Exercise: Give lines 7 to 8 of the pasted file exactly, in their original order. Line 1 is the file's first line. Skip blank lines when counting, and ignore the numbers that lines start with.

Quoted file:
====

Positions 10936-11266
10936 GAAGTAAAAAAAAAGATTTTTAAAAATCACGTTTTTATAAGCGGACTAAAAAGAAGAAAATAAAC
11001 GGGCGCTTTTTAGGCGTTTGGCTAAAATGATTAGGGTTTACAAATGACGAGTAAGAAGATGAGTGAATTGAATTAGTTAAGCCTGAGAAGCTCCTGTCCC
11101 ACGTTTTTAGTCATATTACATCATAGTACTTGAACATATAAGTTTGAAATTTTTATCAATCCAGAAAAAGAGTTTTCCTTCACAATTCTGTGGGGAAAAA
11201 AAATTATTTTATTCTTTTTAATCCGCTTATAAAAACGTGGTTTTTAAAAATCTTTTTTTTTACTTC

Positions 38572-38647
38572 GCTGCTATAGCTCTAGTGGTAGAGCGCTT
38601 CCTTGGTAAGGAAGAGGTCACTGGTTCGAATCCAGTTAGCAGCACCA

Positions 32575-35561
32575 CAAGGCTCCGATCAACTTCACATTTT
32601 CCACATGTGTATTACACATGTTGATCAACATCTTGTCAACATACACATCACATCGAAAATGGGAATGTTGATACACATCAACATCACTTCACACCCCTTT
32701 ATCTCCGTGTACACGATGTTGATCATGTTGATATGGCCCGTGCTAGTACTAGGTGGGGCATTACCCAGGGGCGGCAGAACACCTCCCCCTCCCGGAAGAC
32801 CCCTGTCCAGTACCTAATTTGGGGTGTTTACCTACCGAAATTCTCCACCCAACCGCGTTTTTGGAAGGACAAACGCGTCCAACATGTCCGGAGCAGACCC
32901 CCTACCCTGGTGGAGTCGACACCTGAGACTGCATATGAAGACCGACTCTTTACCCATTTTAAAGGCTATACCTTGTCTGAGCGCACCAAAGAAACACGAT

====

38572 GCTGCTATAGCTCTAGTGGTAGAGCGCTT
38601 CCTTGGTAAGGAAGAGGTCACTGGTTCGAATCCAGTTAGCAGCACCA